700 pages seems like a lot, but the narrative moves briskly and cinematically. The camera jumps between multiple viewpoints, giving a clear view of all the action and a summary of what each key player is thinking. After 100 pages or so of school and troubled childhoods, the fun finally begins and never really lets up. Willett tosses in twists fairly regularly, especially in the second book. At one point I started to get whiplash, as the “wait … what?” moments piled up. (I can’t really say much about them in the review, as it would turn into spoiler city. Suffice it to say that pages 400-600 have more twists than a Chubby Checker concert.) Despite my skepticism, things held together. I still wanted to club a couple of the characters for doing clearly bone-headed stuff, but everything seemed to end happily enough.

Thus far, the Hollywood-esque bits of the story are less of a good or bad thing, and mostly just a thing. There were a couple of details that bothered me though. First, the whole thing with the asteroids that brought The Body Purified to power baffled me. I wonder if I missed a paragraph somewhere, because there was something in the resolution that seemed fishy at best and plain impossible at worst, but was never really explained. Second, if people have gone off into space and founded a super secret hidden colony, wouldn’t they, say, put a lock on the door of the emergency phone home beacon? Barring that, one or two surveillance satellites in orbit? It was awfully easy for the bad guys to find Marseguro. (Well, not too easy, but still. “Gee Berle, do you think that somebody, somewhere in the thousands of people here might get angry/crazy/drunk and accidentally/vindictively fire up this here thing that would call the raging, homicidal, religious freaks?” “Nah, let’s just leave it out here where anyone can find it.” “Alright. I won’t bother to conceal the activation code either.”)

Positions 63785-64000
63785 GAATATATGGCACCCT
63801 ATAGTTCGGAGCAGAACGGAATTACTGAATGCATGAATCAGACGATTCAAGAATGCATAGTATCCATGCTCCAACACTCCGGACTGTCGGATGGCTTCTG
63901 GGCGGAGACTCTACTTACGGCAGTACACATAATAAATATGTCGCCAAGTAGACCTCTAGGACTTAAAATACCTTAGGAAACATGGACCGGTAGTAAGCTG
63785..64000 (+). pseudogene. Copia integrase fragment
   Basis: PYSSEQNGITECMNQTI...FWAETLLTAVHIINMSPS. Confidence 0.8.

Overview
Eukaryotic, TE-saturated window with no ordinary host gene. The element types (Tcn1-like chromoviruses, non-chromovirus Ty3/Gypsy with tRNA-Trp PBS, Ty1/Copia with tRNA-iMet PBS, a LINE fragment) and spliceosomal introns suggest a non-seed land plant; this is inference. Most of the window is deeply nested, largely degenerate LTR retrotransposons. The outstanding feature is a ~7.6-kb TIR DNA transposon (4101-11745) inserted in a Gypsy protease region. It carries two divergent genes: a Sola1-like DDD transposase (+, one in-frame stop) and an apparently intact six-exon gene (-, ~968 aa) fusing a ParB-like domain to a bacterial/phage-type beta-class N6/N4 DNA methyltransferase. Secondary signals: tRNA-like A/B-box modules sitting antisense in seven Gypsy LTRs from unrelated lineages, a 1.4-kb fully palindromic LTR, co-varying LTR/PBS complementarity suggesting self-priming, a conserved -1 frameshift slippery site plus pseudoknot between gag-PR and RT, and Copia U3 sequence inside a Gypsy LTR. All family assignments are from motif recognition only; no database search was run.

A verdict? The Helix War was fun. I laughed, I cried, I was on the edge of my bus seat. It won’t appeal to certain demographics, but would probably be a good SF gateway drug. Readers looking for Hard SF, right wing MilSF, or gritty fantasy where GRRM kills everyone will probably be nonplussed. Someone taking a break between heavier stuff will probably enjoy the quick ride. It’s not Stranger in a Strange Land, but not everything needs to be. I’ll be adding more Edward Willett books to my pile.

Rating: The Spanish National Team pre-2006 or so. Lots of flash and running around, fun to watch, but somewhat lacking in depth.

One thought on “The Helix War

  1. Pingback: Some reviews of The Helix War » Edward Willett